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There has still not been a trial against 9/11. Give families overdue peace with a plea deal.

“Unacceptable,” said the victim’s relative sitting across from me, deliberately interrupting the prosecution’s presentation. It was May 2023 and the prosecution’s team on the case was meeting with 9/11 relatives across the country. It’s been 22 years since the murder of our loved ones, including my brother Bill. And it’s been eleven years since the five men accused of the September 11 plot were charged.

So this man, presumably of few words, need say no more. It is unacceptable that to date no one has been held responsible for the deaths of Bill and nearly 3,000 others on September 11, 2001.

One solution that would provide legal finality is a plea deal in the September 11 case. It is also very likely that the 9/11 families have the best chance of getting the information and truth we deserve. Let me tell you why.

Most people I speak to believe that Khalid Sheik Mohammed and four accomplices were convicted and jailed years ago, if not dead. This assumption is common given the scant public information available and little willingness to seek it out. It’s understandable that the public doesn’t know.

Two wars — one in Afghanistan in response to the September 11 attacks, and the second in Iraq — provided tragic distractions. And since the five suspects were held incommunicado at CIA black locations until 2006, their whereabouts were purposefully unknown. When these men were transferred to the U.S. Naval Base Detention Center at Guantanamo Bay, Cuba, it took years for legal teams and the news media to gain meaningful access. And although the suspects were arraigned in May 2012, no trial has yet taken place. Unacceptable.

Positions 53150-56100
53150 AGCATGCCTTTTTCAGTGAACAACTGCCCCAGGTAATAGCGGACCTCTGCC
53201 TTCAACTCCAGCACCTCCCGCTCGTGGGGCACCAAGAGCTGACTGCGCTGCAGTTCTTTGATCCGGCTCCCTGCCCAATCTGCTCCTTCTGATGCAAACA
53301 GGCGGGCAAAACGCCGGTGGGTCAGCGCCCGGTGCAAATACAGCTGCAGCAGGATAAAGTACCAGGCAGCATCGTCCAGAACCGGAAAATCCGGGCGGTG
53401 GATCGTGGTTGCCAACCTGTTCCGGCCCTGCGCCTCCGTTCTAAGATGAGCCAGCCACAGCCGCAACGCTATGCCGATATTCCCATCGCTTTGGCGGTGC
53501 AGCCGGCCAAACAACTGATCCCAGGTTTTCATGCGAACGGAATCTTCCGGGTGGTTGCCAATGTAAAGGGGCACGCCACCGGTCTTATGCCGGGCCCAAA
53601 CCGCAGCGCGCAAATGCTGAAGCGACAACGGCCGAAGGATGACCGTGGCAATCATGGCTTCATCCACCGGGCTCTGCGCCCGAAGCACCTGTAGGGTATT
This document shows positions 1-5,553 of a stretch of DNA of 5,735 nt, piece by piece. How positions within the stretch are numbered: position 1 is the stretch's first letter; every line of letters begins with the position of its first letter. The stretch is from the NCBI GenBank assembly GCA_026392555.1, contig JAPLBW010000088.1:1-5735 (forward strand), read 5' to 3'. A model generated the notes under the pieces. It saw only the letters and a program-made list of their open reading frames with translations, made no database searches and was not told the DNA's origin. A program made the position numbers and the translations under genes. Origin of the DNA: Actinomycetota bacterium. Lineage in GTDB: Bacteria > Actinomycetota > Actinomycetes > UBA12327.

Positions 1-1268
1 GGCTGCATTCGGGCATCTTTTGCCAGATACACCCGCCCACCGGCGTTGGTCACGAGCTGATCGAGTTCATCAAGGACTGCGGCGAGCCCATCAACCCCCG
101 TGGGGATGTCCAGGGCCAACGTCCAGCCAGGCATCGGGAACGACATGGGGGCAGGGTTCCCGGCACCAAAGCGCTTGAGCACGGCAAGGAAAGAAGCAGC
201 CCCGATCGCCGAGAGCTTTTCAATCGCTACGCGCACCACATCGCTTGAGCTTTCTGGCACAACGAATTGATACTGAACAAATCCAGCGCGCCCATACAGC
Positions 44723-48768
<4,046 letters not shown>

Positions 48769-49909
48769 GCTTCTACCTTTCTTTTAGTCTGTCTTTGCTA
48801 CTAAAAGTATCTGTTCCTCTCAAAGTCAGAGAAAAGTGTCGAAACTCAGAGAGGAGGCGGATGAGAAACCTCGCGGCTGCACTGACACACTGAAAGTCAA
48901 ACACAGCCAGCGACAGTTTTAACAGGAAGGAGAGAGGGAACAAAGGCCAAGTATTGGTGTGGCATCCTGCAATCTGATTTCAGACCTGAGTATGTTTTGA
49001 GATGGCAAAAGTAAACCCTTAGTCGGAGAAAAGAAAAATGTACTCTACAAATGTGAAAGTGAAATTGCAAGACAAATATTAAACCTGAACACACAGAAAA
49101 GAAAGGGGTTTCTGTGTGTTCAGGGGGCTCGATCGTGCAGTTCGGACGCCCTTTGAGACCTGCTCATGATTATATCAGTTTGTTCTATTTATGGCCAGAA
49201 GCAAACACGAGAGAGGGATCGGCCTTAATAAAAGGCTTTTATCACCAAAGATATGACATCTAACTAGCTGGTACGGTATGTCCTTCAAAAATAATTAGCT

Torture in Guantanamo Bay is also costing families justice

In a summer full of subsequent indictments, it’s not surprising that an indictment from 11 years ago can remain relevant, let alone make the news. Whether you agree with the charges against former President Donald Trump or not, we should all agree that those responsible for September 11 should have been brought to justice by now, presented with evidence and, if found guilty, punished. But because the 9/11 suspects were all tortured while in CIA custody, this was not supposed to happen.

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Unfortunately, torturing these prisoners has cost us not only moral legitimacy, but also a conviction.

Heroes worth remembering: The Ground Zero dogs who served after 9/11

However, there is another possible path to a resolution of the September 11 case: plea negotiations. About 98% of federal major crime cases are solved with plea deals. The same could happen with the September 11 case, even though it is being tried by a military commission rather than a federal court. Given the repeated failures to move the trial forward, the commission’s prosecutors entered plea negotiations in March 2022.